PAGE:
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Recently diagnosed and awaiting antibodies result. Can anyone help?

Discussion in 'Newly Diagnosed' started by Robertuk, Aug 20, 2019.

  1. Robertuk

    Robertuk · Member

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    Just recently told I have diabetes however awaiting antibodies results to determine the type. I’ve been tracking my glucose levels and they’ve been 12.0 min up to 18.6 however the average I see is at least 15.0. Just wondering is this considered high and does anyone have any input or similar experience to prepare for what result to expect?

    As far as my day to day goes I’ve went from energetic to so fatigued, exhausted, sleepy, severe thirst and constant dizziness that I struggle to get anything done. I’ve been on 4 tabs of metformin for 9 days and trying to tough out the side effects of sore stomachs however have been told I will be getting another tablet to coincide with the metformin while I await the results. The tablet to be introduced is gliclazide as the metformin apparently isn’t cutting it.

    Just wondering if anyone has had a similar experience to mine and has an opinion on what type to expect.

    Thanks in advance.
     
  2. JoKalsbeek

    JoKalsbeek Type 2 (in remission!) · Well-Known Member

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    Hello @Robertuk

    Metformin is a drug that, according to its own leaflet, shouldn't be given until a patient has tried at least 3 months of dieting, and it was unsuccessful..... I'm guessing, like the bulk of us, you were put straight on at the moment of diagnosis? Metformin doesn't do anything about what you eat. The liver dumps glucose in the morning especially, to get you started, (It's called Dawn Phenomenon) and that is the only thing metformin is good for: it reduces the amount of glucose your liver pumps into your system by up to 75%.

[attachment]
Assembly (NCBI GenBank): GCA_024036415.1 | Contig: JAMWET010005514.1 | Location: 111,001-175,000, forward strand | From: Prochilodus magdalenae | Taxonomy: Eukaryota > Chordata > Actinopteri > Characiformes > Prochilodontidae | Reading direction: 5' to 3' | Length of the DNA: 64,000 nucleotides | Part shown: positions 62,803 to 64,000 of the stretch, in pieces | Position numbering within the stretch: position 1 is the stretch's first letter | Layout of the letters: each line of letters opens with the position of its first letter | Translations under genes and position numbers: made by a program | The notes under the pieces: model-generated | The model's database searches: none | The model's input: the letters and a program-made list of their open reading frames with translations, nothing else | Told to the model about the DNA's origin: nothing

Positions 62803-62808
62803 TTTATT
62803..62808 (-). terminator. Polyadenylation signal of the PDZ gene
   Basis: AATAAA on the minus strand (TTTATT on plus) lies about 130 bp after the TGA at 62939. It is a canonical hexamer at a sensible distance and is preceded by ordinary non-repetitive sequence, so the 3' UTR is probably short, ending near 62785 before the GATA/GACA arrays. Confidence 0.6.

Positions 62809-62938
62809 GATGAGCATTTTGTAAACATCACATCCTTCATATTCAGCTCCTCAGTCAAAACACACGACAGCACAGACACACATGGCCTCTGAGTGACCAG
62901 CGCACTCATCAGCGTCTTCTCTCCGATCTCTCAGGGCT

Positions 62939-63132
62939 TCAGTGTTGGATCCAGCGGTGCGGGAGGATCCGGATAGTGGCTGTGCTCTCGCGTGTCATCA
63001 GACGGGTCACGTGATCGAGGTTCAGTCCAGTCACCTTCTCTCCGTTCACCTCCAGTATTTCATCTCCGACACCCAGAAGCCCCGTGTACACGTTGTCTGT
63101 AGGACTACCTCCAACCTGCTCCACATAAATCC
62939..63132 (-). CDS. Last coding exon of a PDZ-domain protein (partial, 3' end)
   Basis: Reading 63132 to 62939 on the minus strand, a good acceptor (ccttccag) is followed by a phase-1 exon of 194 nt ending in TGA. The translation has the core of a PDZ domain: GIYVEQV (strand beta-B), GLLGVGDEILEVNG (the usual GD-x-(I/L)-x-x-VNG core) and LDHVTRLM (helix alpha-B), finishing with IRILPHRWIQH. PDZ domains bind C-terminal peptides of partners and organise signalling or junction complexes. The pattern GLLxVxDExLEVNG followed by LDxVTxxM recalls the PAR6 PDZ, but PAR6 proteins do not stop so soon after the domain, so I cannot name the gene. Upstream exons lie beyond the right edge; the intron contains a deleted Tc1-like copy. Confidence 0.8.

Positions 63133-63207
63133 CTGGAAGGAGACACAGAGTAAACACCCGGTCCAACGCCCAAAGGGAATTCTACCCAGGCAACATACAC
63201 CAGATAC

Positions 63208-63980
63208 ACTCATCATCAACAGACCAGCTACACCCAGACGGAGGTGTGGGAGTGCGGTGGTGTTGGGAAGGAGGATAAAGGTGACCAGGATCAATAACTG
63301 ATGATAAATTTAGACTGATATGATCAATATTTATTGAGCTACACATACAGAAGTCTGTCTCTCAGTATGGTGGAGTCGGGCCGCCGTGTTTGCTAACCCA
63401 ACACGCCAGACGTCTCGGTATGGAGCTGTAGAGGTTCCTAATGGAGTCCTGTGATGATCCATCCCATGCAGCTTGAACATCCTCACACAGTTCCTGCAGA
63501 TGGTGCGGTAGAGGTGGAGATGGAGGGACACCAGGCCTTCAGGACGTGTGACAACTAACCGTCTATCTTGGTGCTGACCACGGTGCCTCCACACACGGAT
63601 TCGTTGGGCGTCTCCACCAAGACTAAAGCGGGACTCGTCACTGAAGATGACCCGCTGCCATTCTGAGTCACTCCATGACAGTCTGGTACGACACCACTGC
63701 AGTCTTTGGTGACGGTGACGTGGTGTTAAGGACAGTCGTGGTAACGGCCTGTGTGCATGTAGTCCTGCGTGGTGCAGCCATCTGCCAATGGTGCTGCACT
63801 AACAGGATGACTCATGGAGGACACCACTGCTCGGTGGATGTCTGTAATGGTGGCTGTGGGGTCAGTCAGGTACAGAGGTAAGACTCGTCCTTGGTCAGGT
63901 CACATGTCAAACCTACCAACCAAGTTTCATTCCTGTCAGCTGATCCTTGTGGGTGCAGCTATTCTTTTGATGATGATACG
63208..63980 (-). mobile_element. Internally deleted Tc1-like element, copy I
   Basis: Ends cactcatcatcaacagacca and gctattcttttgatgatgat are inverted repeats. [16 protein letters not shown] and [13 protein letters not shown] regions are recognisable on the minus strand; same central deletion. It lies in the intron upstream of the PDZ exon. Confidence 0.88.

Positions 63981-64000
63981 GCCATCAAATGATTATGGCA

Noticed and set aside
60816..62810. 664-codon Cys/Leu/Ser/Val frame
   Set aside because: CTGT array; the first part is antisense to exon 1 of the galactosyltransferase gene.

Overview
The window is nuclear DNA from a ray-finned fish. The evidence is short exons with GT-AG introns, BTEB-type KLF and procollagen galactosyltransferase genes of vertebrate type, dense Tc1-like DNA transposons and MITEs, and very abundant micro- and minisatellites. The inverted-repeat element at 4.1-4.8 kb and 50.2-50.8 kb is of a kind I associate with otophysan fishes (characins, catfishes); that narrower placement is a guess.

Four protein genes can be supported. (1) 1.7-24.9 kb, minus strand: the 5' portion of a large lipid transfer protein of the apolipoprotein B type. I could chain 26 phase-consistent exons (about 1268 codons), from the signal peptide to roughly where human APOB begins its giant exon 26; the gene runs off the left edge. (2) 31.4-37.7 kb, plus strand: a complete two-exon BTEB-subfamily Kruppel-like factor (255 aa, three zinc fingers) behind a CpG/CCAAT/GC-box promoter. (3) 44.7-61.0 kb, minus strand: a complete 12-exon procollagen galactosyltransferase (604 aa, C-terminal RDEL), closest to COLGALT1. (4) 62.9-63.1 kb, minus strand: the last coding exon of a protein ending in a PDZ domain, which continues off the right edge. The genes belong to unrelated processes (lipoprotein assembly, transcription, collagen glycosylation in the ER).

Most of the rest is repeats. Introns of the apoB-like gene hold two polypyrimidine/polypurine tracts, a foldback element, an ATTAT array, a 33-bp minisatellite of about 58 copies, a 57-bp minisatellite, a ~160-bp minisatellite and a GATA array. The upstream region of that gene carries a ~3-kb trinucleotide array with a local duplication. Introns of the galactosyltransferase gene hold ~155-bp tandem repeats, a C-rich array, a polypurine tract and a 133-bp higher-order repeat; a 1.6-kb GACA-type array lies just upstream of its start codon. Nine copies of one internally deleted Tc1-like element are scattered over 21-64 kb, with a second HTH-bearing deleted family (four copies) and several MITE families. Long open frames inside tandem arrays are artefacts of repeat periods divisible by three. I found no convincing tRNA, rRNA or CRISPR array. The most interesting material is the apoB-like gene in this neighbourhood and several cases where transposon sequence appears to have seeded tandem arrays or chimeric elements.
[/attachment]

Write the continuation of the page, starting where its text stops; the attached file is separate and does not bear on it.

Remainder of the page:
So... Yes, your numbers are high, but I'm guessing no-one talked to you about carbs...? Practically all carbohydrates, so that's not just sugars, but starches too, turn to glucose once ingested. Odds are you're still eating bread, potatoes, rice, corn, cereals, fruit and whatnot? Because those things drive your levels up. (It's nice that they're on the EatWell plate and all, but that thing doesn't account for metabolic disorders, and that's what we've got).

    Obviously you have a meter, so you're off to a good start. Have a read here: https://www.diabetes.co.uk/forum/blog-entry/the-nutritional-thingy.2330/ that should help. As would dietdoctor.com, and this forum's website diabetes.co.uk (Not .org!). Also, Dr. jason Fung's The Diabetes Code is extremely informative, about the condition as well as how to treat it. You can get your levels down without escalating to heavier drugs, if you turn out to be a T2. My glucose levels were higher at diagnosis, actually. And I dropped all diabetes meds (and statins) soon after changing my diet. Have been in the normal range ever since, which is almost three years now.